When you’re remodeling a kitchen on a budget, laminate is the best affordable option for countertops.
Nowadays this tried-and-true material comes in a wider array of designs than ever before, from beautiful solid colors to interesting wood looks with embedded texture to lovely stone patterns with a variety of finish options.
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Before selecting laminate as a countertop material, it’s helpful to know the plusses and minuses. We asked Kent Brasloff, principal of New York-based design firm Ask Kent and Co., and vice president of programs for the New York chapter of the National Kitchen & Bath Association, to share his insights on buying laminate countertops. Here’s what he had to say:
What is laminate?
A combination of plastic and paper—interestingly, though, generally not recycled—and sometimes board. These materials are formed into a thin layer and colored or manufactured with naturalistic or textured designs. This layer is then laminated to particleboard or chip board.
What makes laminate a good choice for countertops?
It's flexible and can be used in a variety of ways and in a variety of spaces: a kitchen, bath, work room or laundry room. Laminate can also be used on a shop table or as a furniture surface. Available in a multitude of colors and textures, it's easy to work with and can be cut into any shape, including forms with sharp corner points or with a smooth radius. It's quite durable.
What is the difference between a low-cost laminate and an expensive one?
The key difference between high- and low-end laminates is generally the finish of the material. Higher-end products offer greater variety in luster or sheen and texture. They also come in a broader range of colors. The cost of the laminate will be affected by whether or not there is a built-in backsplash and how high or low the backsplash may be.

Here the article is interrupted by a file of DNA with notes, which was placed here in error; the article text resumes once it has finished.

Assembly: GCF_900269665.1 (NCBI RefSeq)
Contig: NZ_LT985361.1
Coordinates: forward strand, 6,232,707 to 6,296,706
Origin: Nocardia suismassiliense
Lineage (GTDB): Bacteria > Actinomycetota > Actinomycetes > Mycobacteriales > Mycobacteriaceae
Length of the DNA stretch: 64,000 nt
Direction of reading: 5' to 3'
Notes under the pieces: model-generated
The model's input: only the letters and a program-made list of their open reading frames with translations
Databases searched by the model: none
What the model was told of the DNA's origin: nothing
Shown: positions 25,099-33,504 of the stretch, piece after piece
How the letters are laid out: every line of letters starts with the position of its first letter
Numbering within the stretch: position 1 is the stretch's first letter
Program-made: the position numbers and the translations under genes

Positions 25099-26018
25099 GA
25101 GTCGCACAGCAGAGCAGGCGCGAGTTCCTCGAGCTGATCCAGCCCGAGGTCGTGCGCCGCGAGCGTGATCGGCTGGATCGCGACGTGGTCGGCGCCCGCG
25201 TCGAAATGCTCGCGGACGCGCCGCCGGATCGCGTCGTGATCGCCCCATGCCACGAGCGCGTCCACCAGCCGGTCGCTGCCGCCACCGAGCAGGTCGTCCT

What are the maintenance requirements for laminate countertops?
To clean the surface, use a damp cloth or sponge and a mild soap or detergent. To remove difficult stains from coffee or tea, use a mild household cleaner and baking soda mixed into a paste, scrubbing with a stiff nylon bristle brush and being careful not to mar the surface finish.
Stubborn stains may call for gently rubbing the spot with a cotton ball that has been saturated with undiluted household bleach or nail polish remover. Prolonged exposure of the laminate surface to bleach will cause discoloration, so always rinse thoroughly with warm warm water and wipe dry. Do not use steel wool and other abrasive materials or harsh chemicals, such as a rust remover. Also, avoid placing hot pots and pans on the surface, as its level of heat resistance is limited.
What are the pros for choosing laminate?
Its durability, range of color and design options, flexibility to accommodate unique shapes, and ease of installation.
On the downside, laminate shows scratches, which usually be cannot filled or repaired. And to some people it can look "cheap" or "papery". It hasn't been popular for quite some time in the US, but it is stilled used extensively in Europe, often in high-end contexts. Also, it gets brittle and chips with age.
How much does it cost?
A fair range would be between $35 and $40 per linear foot at retail. Of course cost may be affected by the intricacy of the design and whether the counter will have a "self" or "beveled" edge. Cost will also be impacted by countertops with a lot of corners, a wide radius, or a built-in backsplash. Laminates with standard finishes are more affordable than those with upgraded finishes.
What are its installation requirements?
After the contractor installs your cabinets (or support structure), the countertop area will be templated and made to fit for installation by a professional.